Fact sheet: 1,4-xylene (para-xylene)

From: Public Services and Procurement Canada

Discover a list of a contaminant's important chemical properties, how it will react in the environment, main sources of contamination related, and a brief overview of health and safety issues.

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General information

CAS number


Molecular formula


Formula weight

106.2 g/mol


Monocyclic aromatic hdrocarbons (MAH)

Properties (at room temperature where applicable)

Compound properties list
Melting/boiling point -13 °C / 138 °CLiquid
Relative density0.86 g/cm3Floats on water
Vapour pressure8 mm HgModerately volatile
Vapour density3.7Denser than air
Solubility in water160 mg/LLow solubility
Henry's law constant6 x 10-3 atm·m3/molRapid volatilization when dissolved
log Koc (Depending on soil or sediment characteristics)2.3 - 2.7*Moderate adsorption to organic matter

Environmental behaviour

At 20 0C, para-xylene (p-xylene) is a liquid that floats on water and is moderately volatile. Characterized by low solubility, it will volatilize rapidly once dissolved and moderately adsorbs to organic matter. In soil, pure p-xylene can be found as either a solid or liquid (melting point of 13 0C). During a spill, this compound will partially evaporate but the majority of the product will enter into the soil where it may solidify or migrate into a waterway and create a film on the water surface. Solid 1,4-xylene in the soil will dissolve and volatilize slowly. Once dissolved, the majority of 1,4-xylene will volatilize, but may also migrate into the water table. The adsorbed p-xylene in the vadose and saturated zones will take some time to disappear, liberating contamination primarily in the gaseous, or in the dissolved state. The resulting plumes (gaseous or dissolved) will be relatively limited in size.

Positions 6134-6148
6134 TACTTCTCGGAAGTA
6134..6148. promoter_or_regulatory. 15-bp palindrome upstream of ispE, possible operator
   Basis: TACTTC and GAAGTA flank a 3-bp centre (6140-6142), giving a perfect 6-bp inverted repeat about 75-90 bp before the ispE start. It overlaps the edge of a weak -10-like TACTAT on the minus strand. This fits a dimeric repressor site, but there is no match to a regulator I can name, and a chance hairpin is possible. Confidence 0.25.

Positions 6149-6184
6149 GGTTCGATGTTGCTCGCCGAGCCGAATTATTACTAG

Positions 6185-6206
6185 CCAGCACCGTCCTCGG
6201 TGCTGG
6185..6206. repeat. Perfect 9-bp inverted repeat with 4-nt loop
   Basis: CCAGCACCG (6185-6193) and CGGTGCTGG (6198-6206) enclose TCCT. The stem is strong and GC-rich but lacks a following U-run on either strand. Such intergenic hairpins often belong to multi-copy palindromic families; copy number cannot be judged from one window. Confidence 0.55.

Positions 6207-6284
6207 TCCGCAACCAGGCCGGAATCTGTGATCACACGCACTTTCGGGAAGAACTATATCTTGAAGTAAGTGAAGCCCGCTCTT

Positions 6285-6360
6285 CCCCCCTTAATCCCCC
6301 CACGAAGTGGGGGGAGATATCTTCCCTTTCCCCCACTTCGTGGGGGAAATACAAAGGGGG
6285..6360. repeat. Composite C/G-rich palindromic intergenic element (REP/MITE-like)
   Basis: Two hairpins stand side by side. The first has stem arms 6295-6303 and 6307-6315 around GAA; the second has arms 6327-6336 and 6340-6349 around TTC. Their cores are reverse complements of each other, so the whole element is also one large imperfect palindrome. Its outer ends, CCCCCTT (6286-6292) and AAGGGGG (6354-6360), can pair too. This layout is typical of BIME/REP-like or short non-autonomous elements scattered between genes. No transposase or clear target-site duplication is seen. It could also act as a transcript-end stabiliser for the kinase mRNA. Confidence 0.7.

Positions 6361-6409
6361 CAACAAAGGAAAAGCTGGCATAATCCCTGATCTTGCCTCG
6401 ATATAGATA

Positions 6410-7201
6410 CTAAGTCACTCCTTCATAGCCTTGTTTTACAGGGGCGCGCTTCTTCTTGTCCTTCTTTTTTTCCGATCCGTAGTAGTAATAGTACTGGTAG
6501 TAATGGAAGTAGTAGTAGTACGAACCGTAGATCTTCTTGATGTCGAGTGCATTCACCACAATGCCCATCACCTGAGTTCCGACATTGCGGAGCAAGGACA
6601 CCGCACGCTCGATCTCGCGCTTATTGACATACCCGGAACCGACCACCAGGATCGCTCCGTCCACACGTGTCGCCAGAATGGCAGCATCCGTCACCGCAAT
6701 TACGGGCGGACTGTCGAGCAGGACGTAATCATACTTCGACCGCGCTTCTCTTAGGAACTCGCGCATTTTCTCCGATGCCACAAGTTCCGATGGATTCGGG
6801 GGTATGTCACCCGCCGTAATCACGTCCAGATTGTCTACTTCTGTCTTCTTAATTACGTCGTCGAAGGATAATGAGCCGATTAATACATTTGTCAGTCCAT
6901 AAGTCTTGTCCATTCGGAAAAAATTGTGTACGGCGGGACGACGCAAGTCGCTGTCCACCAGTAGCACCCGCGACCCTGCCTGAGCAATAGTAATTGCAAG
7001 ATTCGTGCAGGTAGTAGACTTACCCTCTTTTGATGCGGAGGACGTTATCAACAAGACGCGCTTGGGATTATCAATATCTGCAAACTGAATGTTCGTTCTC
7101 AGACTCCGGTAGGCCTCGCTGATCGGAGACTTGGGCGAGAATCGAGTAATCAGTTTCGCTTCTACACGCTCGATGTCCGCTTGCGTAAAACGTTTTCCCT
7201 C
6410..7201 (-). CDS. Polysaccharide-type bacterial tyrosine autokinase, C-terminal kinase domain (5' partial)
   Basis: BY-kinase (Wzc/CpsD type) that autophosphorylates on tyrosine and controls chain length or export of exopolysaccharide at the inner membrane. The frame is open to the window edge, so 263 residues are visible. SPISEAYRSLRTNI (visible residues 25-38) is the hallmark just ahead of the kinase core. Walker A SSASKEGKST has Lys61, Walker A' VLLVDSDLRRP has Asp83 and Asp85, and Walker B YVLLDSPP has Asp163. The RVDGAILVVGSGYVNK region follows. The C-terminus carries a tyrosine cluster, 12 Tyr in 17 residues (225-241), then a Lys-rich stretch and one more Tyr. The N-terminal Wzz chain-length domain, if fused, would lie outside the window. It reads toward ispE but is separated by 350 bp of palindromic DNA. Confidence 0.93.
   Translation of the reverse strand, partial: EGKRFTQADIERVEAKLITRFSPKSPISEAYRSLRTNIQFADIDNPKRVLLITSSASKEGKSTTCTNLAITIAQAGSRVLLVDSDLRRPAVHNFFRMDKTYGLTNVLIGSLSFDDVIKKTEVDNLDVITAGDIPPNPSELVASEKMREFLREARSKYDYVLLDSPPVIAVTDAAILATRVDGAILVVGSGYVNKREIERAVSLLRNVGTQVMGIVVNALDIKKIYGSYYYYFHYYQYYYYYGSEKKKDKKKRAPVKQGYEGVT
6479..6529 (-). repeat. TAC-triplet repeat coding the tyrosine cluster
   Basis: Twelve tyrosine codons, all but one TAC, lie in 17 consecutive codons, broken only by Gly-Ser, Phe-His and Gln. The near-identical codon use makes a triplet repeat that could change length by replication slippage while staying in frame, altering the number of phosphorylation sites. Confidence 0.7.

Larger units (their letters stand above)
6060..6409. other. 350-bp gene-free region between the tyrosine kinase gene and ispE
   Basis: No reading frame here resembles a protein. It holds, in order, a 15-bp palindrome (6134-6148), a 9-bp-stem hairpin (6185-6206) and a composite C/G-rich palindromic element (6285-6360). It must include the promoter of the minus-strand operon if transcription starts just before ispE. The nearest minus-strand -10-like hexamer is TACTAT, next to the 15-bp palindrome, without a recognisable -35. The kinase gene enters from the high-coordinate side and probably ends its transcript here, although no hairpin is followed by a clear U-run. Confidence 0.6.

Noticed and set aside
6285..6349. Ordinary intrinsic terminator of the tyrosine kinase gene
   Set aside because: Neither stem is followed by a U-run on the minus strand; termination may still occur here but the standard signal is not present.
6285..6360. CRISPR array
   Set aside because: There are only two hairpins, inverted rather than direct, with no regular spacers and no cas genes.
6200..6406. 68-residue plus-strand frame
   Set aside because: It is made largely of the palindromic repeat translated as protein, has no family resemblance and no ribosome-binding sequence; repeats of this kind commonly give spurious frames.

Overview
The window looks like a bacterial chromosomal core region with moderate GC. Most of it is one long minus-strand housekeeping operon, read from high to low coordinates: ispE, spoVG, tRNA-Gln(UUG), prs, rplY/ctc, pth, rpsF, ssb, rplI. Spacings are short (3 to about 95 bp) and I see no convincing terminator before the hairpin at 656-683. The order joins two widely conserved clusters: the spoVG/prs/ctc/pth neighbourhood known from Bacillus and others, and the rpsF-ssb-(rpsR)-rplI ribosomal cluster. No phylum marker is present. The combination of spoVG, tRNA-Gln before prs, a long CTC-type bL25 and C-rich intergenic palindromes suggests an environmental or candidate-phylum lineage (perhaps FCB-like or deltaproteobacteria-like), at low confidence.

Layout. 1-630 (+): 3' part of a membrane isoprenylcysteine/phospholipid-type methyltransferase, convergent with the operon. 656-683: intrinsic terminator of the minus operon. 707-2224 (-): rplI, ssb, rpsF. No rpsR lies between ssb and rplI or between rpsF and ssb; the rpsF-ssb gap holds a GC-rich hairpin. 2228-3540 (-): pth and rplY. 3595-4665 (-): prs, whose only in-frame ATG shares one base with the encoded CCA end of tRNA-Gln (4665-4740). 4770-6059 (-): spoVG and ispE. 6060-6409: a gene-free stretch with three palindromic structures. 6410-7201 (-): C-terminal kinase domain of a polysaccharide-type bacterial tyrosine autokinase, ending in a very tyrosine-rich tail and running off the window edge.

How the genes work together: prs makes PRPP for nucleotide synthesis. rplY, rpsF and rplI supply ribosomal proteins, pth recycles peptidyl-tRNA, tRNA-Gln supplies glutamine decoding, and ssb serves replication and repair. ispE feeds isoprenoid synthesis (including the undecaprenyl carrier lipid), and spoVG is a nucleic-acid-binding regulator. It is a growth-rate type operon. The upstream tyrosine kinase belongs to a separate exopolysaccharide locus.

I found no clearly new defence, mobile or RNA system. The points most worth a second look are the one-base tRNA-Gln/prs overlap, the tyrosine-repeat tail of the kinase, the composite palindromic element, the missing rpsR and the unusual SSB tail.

Health and safety

1,4-Xylene should be handled with care as it is flammable and toxic.

Principal resources

Xylene isomers (ortho-, meta-, and para-) are aromatic hydrocarbons naturally present in crude petroleum and coal tar. Mixed xylene (a mixture of ethylbenzene and the three isomers of xylene, where m-xylene predominates) is produced industrially in large amounts from petroleum or coal tar. Approximately 70 % of mixed xylene is used in the production of ethylbenzene and the o-, m-, and, especially, p- (five times more than any other) isomers of xylene. The remaining mixed xylene is primarily used as a solvent in the printing, rubber and leather industries, in products such as paints and coatings, or blended into airplane fuels and gasoline.

Xylene isomers are used primarily for internal industrial operations as solvents and intermediates in synthetic reactions. o-Xylene is a chemical intermediate in the synthesis of phthalic anhydride (for plasticizers), phthalonitrile, 4,4-(trifluoro-1-(trifluoromethyl) ethylidene) diphthalic anhydride (for polyimide polymers), o-toluic acid, vitamins and pharmaceuticals. m-Xylene is a chemical intermediate in the production of isophthalic acid and isophthalonitrile; isophthalic acid, in turn, is used in the manufacture of polyesters. p-Xylene is a chemical intermediate in the synthesis of terephthalic acid (for polyesters resins and fibers), dimethyl tetrachloroterephthalate, vitamins and pharmaceuticals. Both o-xylene and p-xylene are used as components of insecticides.

Because individual xylene isomers are used in large amounts in industrial settings, people who work or live near these locations may receive a higher exposure to one xylene isomer compared to the other isomers. However, since xylenes are present as a mixture in gasoline and in the solvent components of commonly used commercial products (paint, coatings, etc.), exposure of the general population is expected to be primarily to xylenes as a mixture, and not to the separate xylene isomers. Xylenes may be introduced into groundwater by fuel oil, gasoline or solvent spills, leaking underground petroleum storage tanks, or leaching from disposed wastes.


Agency for Toxic Substances and Disease Registry (ATSDR). 2007. Toxicological Profile for Xylenes. U.S. Department of Health and Human Services, Public Health Service, Georgia, USA. (Viewed December 2013)

Montgomery, John H. 2007. Groundwater Chemicals, Desk Reference, Fourth Edition, CRC Press, Taylor and Francis Group, Florida, USA.